Discovery development rejected | ParkRecord.com

Discovery development rejected

by Andrew Kirk, OF THE RECORD STAFF

After two years of negotiations, the Snyderville Planning Commission voted Tuesday to reject the Discovery CORE rezone and development.

Discovery is a residential neighborhood proposed by Glen Lent, managing member of Alpine Development, near the Weilenmann School on Kilby Road near Timberline.

The CORE rezone application was a request to allow greater density within the project than is typically allowed in the Basin to add affordable worker housing to the neighborhood.

Summit County Planner Kimber Gabryszak is the staff member assigned to the proposal. She said Thursday the commissioners are supportive of a CORE rezone in theory so a developer can afford to build the worker housing by spreading the costs over more units. The problem with this plan was the density for the site, she said.

Lent asked to build 162 units, which was unacceptable to neighbors because of the traffic it would add to Kilby Road. The commission was also concerned about the visual impact of the development, Gabryszak said.

Because the site is located along a wildlife corridor and near wetlands, density was also an issue for conservation advocates.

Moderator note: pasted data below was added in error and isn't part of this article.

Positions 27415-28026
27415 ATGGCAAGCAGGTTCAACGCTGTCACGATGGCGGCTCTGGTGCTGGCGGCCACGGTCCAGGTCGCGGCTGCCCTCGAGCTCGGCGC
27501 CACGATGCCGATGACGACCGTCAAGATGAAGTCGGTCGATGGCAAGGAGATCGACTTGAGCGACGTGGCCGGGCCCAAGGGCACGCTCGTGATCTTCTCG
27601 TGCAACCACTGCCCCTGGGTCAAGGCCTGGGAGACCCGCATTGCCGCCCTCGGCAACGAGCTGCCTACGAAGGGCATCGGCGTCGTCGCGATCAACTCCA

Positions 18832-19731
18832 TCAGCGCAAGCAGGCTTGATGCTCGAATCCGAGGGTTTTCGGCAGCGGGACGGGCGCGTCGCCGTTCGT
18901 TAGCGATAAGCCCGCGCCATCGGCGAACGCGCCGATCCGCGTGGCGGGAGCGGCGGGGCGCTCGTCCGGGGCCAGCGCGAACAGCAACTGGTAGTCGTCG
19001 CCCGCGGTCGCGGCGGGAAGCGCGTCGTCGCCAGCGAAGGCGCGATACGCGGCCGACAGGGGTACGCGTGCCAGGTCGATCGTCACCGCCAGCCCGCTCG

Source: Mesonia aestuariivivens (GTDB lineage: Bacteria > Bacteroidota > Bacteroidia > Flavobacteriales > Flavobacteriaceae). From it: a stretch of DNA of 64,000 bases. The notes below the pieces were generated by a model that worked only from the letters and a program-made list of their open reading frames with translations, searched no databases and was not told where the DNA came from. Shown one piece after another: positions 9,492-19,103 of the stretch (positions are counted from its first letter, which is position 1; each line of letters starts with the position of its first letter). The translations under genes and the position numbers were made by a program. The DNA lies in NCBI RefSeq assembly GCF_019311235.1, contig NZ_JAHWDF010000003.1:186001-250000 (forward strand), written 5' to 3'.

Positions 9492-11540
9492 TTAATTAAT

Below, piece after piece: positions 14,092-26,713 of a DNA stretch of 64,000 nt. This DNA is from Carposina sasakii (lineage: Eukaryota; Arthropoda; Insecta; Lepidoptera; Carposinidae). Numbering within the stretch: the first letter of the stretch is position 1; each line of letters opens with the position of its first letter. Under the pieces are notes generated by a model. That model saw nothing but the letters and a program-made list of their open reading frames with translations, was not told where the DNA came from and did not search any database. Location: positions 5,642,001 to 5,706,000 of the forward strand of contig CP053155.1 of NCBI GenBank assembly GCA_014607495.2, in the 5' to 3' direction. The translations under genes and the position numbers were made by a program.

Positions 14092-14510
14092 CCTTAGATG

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One commissioner, Bassam Salem, proposed 88 to 97 units. That number being too low for Lent, a proposal for 120 to 130 was debated. The units Lent said he would eliminate to reach that number were ones that made the least visual impact which would defeat one reason for decreasing density, she explained.

Salem said on Friday he liked the plan and felt it was a good fit for the site. Most of the commissioners agreed, he added. They rejected the proposal because Lent never consented to a unit number tenable for them.

Chairwoman Katharine Kinsman said they wanted Lent to eliminate the units most visible from Interstate 80.

"What we’d always told the developer from the beginning was that whatever number the commission recommended as a maximum was just that a maximum," she said.

Salem said Lent spent a lot of time and money "putting his best foot forward," but never addressed the community’s concerns about the high number of units.

"I think everyone in the room was disappointed that we couldn’t reach a density that worked for both parties," Lent said.

His company’s goal was to have a plan that both met the needs of the county and was also economically viable. But fewer units were not viable, he explained.

The commission’s decision is not the final word on the project, Gabryszak said. Lent may appeal the decision to the Summit County Council and Manager, and he said he planned to.

"This is the right location and we’re trying to do the right thing," he said.


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